Methods for sum(), prod(), min(), max() have random nature. They are implemented to use vectorized version of certain generic, because transformation function for form_trans() should be vectorized: for input samples which all have size n it should also return sample of size n (where each element is a transformation output for corresponding elements from input samples). This way min(f, g) can be read as "random variable representing minimum of f and g", etc.


See also

summ_prob_true() and summ_prob_false() for extracting probability from boolean pdqr-functions.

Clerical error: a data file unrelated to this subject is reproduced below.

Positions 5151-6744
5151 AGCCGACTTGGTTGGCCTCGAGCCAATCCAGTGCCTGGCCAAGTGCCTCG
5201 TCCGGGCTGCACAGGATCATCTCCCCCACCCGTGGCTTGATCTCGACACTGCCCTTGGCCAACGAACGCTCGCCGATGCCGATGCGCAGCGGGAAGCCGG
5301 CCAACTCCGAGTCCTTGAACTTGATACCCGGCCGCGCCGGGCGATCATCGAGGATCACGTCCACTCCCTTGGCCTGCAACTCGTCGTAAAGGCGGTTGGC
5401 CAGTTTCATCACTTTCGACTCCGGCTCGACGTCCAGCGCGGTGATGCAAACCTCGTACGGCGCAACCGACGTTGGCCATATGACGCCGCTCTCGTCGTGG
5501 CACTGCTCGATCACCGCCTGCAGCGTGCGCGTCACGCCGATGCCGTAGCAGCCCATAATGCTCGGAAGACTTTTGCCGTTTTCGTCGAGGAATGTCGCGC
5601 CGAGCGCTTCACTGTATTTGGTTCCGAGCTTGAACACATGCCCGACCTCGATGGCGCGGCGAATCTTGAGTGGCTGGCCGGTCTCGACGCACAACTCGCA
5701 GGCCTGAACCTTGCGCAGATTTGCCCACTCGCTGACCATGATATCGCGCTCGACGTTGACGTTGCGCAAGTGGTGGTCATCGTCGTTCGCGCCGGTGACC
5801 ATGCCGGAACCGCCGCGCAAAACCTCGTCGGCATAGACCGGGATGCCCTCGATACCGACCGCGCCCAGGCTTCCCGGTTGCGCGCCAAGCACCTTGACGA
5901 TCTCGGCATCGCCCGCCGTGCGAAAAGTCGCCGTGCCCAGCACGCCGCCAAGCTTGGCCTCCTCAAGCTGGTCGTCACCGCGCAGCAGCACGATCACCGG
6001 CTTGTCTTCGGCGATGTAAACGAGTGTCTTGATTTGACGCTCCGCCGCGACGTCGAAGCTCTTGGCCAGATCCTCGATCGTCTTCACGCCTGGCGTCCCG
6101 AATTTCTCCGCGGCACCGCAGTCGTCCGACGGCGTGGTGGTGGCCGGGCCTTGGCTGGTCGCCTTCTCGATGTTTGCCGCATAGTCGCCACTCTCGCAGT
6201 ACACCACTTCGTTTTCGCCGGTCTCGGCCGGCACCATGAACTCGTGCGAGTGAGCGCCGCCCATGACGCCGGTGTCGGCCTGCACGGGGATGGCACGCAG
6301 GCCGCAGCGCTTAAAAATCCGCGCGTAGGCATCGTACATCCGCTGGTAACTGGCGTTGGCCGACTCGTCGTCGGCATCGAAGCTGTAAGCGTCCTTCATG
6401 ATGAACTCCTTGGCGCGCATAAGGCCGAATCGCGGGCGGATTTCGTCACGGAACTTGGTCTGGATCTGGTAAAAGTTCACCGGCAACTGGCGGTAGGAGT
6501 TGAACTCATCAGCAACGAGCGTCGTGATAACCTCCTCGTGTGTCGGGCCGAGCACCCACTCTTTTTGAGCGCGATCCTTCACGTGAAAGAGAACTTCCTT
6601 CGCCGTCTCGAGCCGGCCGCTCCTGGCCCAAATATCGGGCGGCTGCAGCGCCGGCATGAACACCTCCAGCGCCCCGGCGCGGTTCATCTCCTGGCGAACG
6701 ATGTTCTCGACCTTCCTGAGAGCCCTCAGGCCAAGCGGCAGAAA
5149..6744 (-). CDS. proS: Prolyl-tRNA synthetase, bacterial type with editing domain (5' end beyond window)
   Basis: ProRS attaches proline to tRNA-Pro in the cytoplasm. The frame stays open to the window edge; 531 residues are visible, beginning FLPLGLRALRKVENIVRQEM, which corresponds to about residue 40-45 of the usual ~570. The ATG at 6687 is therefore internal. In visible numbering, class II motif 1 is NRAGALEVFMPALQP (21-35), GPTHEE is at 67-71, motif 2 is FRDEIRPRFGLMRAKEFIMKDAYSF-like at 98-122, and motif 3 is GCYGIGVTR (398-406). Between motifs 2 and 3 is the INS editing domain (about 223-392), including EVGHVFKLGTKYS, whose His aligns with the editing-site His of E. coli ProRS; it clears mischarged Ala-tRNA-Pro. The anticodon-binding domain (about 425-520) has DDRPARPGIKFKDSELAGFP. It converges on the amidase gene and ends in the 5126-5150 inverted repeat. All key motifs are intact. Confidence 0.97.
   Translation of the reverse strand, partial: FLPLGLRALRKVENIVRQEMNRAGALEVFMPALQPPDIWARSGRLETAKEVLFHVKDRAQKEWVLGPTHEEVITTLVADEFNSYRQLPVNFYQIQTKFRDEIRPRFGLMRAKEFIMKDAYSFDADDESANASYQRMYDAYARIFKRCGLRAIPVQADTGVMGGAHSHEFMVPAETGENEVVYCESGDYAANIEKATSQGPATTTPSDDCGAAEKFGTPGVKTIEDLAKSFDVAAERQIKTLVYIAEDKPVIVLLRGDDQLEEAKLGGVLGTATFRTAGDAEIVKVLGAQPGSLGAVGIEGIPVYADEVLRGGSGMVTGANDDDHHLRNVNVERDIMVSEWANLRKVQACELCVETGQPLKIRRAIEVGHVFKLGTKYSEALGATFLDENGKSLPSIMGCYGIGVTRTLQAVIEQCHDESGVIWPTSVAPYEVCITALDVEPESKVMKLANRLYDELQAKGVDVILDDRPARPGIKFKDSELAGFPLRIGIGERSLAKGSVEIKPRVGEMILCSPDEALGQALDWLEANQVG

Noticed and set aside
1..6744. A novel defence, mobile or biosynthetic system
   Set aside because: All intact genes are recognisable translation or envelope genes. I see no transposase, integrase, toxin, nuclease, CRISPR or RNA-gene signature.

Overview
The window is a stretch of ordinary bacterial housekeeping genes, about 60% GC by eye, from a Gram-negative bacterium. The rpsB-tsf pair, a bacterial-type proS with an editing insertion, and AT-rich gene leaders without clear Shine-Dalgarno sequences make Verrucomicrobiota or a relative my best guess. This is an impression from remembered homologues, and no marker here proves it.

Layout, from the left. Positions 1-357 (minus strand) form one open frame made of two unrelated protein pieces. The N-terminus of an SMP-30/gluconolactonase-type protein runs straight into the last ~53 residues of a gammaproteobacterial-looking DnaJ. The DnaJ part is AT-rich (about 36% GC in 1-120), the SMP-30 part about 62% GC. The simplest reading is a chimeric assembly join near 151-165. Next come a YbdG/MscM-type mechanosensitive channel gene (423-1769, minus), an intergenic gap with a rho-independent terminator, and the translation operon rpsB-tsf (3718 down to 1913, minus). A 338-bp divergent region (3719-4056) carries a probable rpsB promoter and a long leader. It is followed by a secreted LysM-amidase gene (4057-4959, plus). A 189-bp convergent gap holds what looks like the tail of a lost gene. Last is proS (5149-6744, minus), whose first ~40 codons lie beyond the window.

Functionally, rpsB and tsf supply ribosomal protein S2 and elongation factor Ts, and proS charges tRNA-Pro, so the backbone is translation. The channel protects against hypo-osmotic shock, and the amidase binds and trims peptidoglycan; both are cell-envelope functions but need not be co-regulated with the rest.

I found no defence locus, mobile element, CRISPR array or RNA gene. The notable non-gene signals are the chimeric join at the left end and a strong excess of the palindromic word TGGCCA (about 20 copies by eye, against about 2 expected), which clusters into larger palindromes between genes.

Other pdqr methods for generic functions: methods-plot, methods-print


d_norm <- as_d(dnorm) d_unif <- as_d(dunif) d_dis <- new_d(data.frame(x = 1:4, prob = 1:4 / 10), "discrete") set.seed(101) # Math plot(d_norm, main = "Math methods")
## `abs()` and `sign()` are not random lines(abs(d_norm), col = "red")
## All others are random lines(cos(d_norm), col = "green")
lines(cos(d_norm), col = "blue")
## Although here distribution shouldn't change, it changes slightly due to ## random implementation meta_x_tbl(d_dis)
#> x prob cumprob #> 1 1 0.1 0.1 #> 2 2 0.2 0.3 #> 3 3 0.3 0.6 #> 4 4 0.4 1.0
#> x prob cumprob #> 1 1 0.0996 0.0996 #> 2 2 0.2051 0.3047 #> 3 3 0.2934 0.5981 #> 4 4 0.4019 1.0000
# Ops ## Single input, linear transformations, and logical are not random d_dis > 1
#> Probability mass function of discrete type #> Support: [0, 1] (2 elements, probability of 1: 0.9)